Here’s the thing about being rich: You don’t have to personally be a saint with how you spent your spoils to see that the economic system in the US is badly broken and getting worse. And upon seeing that, advocate for change and heightened scrutiny of wealth.
I’ve spent my fair share on frivolous luxuries. But meaningful change isn’t in asking rich people to voluntarily “give back” at their complete discretion, whims, and mercy. That’s charity, and it’s nice, but it’s utterly insufficient to address the situation. Only taxes do that.
It’s lovely to see a billionaire pay off some student debt. Truly. Good on both parties. But that’s a human interest story. The truly interesting human story is advancing society to a point where there is no student debt.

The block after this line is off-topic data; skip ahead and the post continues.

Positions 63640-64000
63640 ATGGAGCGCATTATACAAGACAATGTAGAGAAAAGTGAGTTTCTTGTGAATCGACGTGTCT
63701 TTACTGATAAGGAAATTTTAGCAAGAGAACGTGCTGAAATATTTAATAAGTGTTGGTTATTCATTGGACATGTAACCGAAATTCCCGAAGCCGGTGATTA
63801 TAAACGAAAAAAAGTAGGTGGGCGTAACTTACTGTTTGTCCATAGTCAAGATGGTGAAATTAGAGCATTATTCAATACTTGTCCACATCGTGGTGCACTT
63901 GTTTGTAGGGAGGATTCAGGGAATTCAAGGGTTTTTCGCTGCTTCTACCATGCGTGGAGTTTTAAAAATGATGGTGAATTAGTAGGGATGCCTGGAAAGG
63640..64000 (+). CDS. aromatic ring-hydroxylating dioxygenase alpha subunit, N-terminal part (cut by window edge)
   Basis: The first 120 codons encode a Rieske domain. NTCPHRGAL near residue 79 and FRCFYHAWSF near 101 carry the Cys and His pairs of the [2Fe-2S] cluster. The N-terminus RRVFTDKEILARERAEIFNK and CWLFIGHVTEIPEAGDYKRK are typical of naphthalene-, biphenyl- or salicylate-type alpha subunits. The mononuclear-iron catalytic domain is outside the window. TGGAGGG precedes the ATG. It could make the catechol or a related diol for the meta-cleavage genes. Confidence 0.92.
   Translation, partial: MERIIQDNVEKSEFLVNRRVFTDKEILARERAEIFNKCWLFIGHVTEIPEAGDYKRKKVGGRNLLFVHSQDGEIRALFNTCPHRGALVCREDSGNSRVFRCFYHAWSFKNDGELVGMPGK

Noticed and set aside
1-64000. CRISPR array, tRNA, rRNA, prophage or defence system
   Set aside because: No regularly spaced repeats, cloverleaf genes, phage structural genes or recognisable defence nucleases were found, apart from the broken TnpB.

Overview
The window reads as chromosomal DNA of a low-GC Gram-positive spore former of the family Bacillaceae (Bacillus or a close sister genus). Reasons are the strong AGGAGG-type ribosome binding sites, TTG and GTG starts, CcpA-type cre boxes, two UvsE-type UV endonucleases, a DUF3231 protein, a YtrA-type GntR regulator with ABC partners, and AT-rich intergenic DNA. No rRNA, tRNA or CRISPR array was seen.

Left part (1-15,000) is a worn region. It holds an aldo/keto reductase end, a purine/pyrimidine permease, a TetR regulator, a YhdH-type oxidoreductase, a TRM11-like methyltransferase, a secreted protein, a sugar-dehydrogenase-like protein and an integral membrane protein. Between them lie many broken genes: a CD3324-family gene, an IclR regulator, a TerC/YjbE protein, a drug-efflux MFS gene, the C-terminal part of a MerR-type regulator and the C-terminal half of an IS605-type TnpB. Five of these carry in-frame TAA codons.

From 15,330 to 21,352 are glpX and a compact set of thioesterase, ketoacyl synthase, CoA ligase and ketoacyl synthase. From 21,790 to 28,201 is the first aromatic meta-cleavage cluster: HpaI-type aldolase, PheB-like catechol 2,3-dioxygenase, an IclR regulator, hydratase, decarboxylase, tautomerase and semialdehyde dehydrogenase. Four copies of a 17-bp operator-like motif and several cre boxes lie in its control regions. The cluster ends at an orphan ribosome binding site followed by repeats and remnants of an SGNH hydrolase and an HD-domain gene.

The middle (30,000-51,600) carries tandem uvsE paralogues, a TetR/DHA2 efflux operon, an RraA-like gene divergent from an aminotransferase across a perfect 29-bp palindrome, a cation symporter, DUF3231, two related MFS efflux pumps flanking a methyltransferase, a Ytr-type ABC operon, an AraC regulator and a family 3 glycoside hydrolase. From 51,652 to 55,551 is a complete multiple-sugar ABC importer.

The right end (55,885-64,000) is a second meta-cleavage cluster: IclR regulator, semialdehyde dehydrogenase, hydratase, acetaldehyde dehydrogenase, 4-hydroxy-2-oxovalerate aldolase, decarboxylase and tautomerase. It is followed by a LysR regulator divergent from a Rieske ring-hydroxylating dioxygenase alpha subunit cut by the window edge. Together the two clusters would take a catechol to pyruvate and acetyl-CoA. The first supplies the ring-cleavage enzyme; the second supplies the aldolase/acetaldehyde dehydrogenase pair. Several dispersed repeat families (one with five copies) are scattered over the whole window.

Yes, isn’t it nice to hear that some rich person donated the children’s cancer wing to some hospital? Sure, that’s nice. But rather than selling vanity plates, maybe we could also just tax economic activity at a rate to pay for universal healthcare.
None of this is radical public policy! All the Western countries that the US should be benchmarking itself against collects a far, far higher share of GDP in taxes. It’s been done for decades. Civilized policies like affordable higher education and healthcare for all demands it.
But it’s hard to get there while venerating rich people for the brave risks they took, as though that’s some magic justification for the exact rates’n’regimes of the status quo.
Again, signed a rich person who took SOME risk (but nothing heroic), and got paid back big.
For more on why taxes is the answer, please read Piketty’s amazing Capital in the 21st Century. For more on philanthropy as a cover for the status quo, please read @AnandWrites’s excellent Winner Takes All. For more on bullshit human interest stories, listen to @CitationsPod #23.
You can follow @dhh.
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